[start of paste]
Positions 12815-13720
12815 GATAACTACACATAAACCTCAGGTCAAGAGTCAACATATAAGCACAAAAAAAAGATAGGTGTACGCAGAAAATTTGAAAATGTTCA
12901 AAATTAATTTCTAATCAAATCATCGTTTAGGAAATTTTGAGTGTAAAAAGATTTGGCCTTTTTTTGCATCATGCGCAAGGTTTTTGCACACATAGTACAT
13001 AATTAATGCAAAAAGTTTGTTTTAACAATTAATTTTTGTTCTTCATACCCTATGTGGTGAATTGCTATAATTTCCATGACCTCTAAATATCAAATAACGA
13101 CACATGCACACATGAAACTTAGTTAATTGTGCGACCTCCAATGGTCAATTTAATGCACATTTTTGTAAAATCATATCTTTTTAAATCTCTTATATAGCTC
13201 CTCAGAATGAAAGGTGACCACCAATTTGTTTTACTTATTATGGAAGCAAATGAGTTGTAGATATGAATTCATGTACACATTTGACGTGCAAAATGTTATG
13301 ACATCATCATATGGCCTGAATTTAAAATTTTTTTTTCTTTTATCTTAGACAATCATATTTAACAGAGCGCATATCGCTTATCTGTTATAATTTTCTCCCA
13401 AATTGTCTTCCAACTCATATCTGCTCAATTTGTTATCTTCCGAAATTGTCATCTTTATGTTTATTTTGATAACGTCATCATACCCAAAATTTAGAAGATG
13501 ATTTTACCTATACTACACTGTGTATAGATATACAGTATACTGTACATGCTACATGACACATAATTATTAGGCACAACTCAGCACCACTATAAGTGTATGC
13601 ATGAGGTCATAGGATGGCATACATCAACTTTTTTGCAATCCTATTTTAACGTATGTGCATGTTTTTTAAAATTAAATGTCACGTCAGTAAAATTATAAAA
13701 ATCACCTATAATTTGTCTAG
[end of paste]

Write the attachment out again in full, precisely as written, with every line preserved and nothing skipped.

Positions 12815-13720
12815 GATAACTACACATAAACCTCAGGTCAAGAGTCAACATATAAGCACAAAAAAAAGATAGGTGTACGCAGAAAATTTGAAAATGTTCA
12901 AAATTAATTTCTAATCAAATCATCGTTTAGGAAATTTTGAGTGTAAAAAGATTTGGCCTTTTTTTGCATCATGCGCAAGGTTTTTGCACACATAGTACAT
13001 AATTAATGCAAAAAGTTTGTTTTAACAATTAATTTTTGTTCTTCATACCCTATGTGGTGAATTGCTATAATTTCCATGACCTCTAAATATCAAATAACGA
13101 CACATGCACACATGAAACTTAGTTAATTGTGCGACCTCCAATGGTCAATTTAATGCACATTTTTGTAAAATCATATCTTTTTAAATCTCTTATATAGCTC
13201 CTCAGAATGAAAGGTGACCACCAATTTGTTTTACTTATTATGGAAGCAAATGAGTTGTAGATATGAATTCATGTACACATTTGACGTGCAAAATGTTATG
13301 ACATCATCATATGGCCTGAATTTAAAATTTTTTTTTCTTTTATCTTAGACAATCATATTTAACAGAGCGCATATCGCTTATCTGTTATAATTTTCTCCCA
13401 AATTGTCTTCCAACTCATATCTGCTCAATTTGTTATCTTCCGAAATTGTCATCTTTATGTTTATTTTGATAACGTCATCATACCCAAAATTTAGAAGATG
13501 ATTTTACCTATACTACACTGTGTATAGATATACAGTATACTGTACATGCTACATGACACATAATTATTAGGCACAACTCAGCACCACTATAAGTGTATGC
13601 ATGAGGTCATAGGATGGCATACATCAACTTTTTTGCAATCCTATTTTAACGTATGTGCATGTTTTTTAAAATTAAATGTCACGTCAGTAAAATTATAAAA
13701 ATCACCTATAATTTGTCTAG